Multi-instrumentalist Xavier Rudd returns to Vail for a free show Thursday
If you go ...
Who: Xavier Rudd.
Where: Checkpoint Charlie, Vail.
When: 7 p.m. Thursday.
More information: Visit http://www.vvf.org.
VAIL — Mention multi-instrumentalist Xavier Rudd and people tend to think of a didgeridoo, a wind instrument invented by indigenous Australians somewhere around 1,500 years ago. Rudd is a one-man-band who sings and plays the guitar, harmonica, banjo, lapsteel, djembe drums and more, but it’s the three wooden instruments sitting on a stand in front of him as he performs on stage that often times draws attention.
“The didgeridoo is his main thing, but the harmonica and the drums he plays are awesome too,” said Keystone resident Jennifer Buchanan who is driving over the pass to attend Thursday night’s show in Vail. “I love how he can go from one instrument to another. There are songs when he’s doing all three and you’re like, ‘how is he doing that?’ He’s awesome, his eclectic repertoire is awesome, and he’s barefoot all the time, which I also love. He really pulls you in.”
The Australian musician returns to Vail for a show at Checkpoint Charlie at 7 p.m. Thursday. He performs at the GoPro Mountain Games, the same event he performed at in 2011.
Rudd produces songs that are musically-rich as well as globally-influenced. His sound is a blend of reggae, funk, blues, folk, African rhythms and more. Rudd has even included Aboriginal vocals in some of his songs.
“His music has a great mix of ocean and mountain spirit, bringing a worldly energy to every note and lyric,” said local musician Kevin Heinz who plans to attend tonight’s show. “His music is magic.”
Rudd released his most recent album, “Spirit Bird,” in 2012. The album yielded Rudd’s highest-selling single and most-played radio single to date with “Follow The Sun.” Many consider the album to be Rudd’s deepest and most explorative. The album saw the ever socially-conscious Rudd delve into his musical and spiritual ancestry and took him from the threatened landscape of Western Australia’s Kimberley region, to the hills and lakes of Canada.
As a cultural and environmental activist, it’s Rudd’s lyrics that really appeal to Buchanan and many of his fans.
“The main thing is he’s talking about things no one else is talking about,” Buchanan said. “He’s naming issues that are going on on this planet that are really important. He’s just socially tuned in; his music always has that edge of social consciousness. People respond to that. His lyrics have amazing depth.”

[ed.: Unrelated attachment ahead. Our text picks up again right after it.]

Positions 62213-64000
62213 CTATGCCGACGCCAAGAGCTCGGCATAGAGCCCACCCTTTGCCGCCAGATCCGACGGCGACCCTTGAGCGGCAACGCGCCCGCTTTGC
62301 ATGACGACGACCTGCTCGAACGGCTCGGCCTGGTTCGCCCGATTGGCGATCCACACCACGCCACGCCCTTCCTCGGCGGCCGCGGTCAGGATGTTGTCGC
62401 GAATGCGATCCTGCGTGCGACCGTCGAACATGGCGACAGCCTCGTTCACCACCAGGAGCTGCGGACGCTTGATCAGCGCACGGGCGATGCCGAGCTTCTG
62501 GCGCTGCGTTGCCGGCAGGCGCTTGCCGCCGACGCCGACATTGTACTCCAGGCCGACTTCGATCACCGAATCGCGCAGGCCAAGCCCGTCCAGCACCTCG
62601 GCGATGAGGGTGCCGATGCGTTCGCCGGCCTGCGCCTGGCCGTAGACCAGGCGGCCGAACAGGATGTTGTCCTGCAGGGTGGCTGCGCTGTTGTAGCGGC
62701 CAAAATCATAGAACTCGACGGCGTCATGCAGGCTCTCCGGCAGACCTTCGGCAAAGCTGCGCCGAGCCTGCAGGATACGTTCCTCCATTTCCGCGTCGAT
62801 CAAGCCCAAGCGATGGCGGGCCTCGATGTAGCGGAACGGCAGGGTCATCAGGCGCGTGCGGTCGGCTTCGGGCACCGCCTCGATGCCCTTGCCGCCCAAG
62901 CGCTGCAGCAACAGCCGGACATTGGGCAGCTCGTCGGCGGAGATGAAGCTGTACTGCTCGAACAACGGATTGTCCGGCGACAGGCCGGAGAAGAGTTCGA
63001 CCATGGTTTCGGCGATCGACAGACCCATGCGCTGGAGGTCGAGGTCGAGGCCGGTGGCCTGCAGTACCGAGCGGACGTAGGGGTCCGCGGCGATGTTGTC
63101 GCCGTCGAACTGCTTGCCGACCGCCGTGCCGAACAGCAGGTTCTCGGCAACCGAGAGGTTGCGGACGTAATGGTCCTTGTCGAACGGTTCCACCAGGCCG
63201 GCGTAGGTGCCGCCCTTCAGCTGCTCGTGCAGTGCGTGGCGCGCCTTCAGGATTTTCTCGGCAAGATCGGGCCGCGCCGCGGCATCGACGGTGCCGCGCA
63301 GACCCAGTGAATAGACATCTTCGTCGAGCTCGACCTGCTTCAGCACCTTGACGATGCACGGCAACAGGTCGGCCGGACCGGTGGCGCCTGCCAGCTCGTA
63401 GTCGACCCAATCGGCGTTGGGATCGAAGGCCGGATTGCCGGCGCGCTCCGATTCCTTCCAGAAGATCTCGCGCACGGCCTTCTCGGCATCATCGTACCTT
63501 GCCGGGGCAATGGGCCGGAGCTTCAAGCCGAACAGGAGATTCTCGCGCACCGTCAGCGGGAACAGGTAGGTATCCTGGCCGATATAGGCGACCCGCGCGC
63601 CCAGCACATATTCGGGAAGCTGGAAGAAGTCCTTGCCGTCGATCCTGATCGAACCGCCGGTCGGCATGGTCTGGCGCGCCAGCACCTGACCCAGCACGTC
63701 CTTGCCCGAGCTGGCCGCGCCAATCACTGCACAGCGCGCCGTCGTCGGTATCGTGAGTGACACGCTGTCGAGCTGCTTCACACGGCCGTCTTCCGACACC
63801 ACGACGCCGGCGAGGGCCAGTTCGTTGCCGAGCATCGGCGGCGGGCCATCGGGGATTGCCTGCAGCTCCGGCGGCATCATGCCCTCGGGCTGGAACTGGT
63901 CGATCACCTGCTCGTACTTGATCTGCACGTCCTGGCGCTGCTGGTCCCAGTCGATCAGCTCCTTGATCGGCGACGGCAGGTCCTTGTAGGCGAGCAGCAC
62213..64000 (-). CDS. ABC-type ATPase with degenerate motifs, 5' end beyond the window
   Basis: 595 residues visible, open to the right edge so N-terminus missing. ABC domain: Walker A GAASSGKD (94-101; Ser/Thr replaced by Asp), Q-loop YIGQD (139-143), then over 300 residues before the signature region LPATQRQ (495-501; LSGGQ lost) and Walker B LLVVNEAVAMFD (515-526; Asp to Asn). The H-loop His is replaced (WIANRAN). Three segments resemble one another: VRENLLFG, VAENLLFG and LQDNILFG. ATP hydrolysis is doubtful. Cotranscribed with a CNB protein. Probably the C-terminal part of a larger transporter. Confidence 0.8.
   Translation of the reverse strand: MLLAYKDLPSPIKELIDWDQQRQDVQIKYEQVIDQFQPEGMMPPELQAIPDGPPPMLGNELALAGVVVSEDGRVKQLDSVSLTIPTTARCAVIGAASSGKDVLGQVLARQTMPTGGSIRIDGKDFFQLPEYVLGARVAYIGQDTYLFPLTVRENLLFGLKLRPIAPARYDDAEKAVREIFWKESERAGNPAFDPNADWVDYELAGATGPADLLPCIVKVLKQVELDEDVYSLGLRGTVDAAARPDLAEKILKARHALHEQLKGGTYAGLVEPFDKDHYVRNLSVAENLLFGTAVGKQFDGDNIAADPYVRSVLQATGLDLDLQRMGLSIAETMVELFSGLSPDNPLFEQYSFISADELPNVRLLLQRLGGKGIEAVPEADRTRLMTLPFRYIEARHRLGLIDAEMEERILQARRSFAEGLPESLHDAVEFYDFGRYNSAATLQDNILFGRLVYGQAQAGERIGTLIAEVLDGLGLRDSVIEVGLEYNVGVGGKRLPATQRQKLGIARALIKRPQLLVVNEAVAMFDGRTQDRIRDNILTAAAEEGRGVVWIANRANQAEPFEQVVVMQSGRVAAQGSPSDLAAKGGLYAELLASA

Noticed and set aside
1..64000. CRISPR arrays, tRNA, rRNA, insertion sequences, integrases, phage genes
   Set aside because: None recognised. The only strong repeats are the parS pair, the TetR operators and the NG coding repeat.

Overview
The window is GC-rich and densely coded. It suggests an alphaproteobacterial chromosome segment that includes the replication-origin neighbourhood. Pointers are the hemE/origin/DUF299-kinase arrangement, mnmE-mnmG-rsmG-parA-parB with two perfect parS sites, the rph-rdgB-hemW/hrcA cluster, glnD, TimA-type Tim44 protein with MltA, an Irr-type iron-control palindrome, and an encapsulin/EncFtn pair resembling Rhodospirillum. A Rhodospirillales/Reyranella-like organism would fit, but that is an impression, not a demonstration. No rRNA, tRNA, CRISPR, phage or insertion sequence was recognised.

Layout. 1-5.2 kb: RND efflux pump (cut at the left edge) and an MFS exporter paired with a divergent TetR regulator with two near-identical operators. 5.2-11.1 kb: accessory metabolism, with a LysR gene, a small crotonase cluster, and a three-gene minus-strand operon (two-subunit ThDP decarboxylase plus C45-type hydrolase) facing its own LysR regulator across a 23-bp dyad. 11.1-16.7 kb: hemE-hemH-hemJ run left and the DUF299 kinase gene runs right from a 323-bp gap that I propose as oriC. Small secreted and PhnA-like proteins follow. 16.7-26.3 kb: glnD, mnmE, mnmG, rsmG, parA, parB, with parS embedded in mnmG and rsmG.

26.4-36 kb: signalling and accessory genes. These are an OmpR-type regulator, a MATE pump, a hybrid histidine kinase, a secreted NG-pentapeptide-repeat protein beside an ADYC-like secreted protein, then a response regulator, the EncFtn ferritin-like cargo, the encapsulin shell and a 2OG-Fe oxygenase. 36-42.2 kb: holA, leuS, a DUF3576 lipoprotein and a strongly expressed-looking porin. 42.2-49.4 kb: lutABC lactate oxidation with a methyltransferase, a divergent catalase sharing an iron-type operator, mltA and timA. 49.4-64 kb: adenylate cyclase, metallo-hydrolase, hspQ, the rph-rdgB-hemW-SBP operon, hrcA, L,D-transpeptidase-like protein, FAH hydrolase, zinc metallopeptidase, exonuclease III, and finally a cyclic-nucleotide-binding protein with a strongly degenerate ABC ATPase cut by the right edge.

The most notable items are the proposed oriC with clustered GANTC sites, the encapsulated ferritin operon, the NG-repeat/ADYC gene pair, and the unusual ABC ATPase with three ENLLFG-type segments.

Not surprisingly, Rudd spends a lot of his life on the road, traveling around the world for shows. After his performance in Vail, he heads to Arkansas for Wakarusa Festival on Saturday, then plays a show in Santa Fe and one in Austin before returning to Colorado for a string of shows. He’ll be Crested Butte on June 12, in Boulder on June 13, Snowmass Village on June 14 and in Denver on June 15.
Sometimes Rudd travels for weeks and months on end. But that doesn’t seem to wear on the musician, who in an interview with the Vail Daily in 2011 sounded nothing but grateful.
“I’m giving thanks to the universe every day — for my journey, the places I’ve been, the hardships I’ve conquered and for my two beautiful boys,” Rudd said.
Playing music keeps him centered, he said, as do a few other key lifestyle choices.
“I do some yoga, and I’m very aware of energy and just sort of filtering good and bad energy,” he said. “It’s a bit of a balance you learn over time. I’ve been touring for about a dozen years now, so I’m pretty used to it.”
Depending on where Rudd is in the world, he sees cultural differences among the people splayed in the audience before him, but some things never change.
“I have good people come to my shows all over the world,” he said. “I have really, really good people who care about change, care about the greater good, and I find that everywhere I go.”
High Life Editor Caramie Schnell can be reached at 970-748-2984 and email@example.com.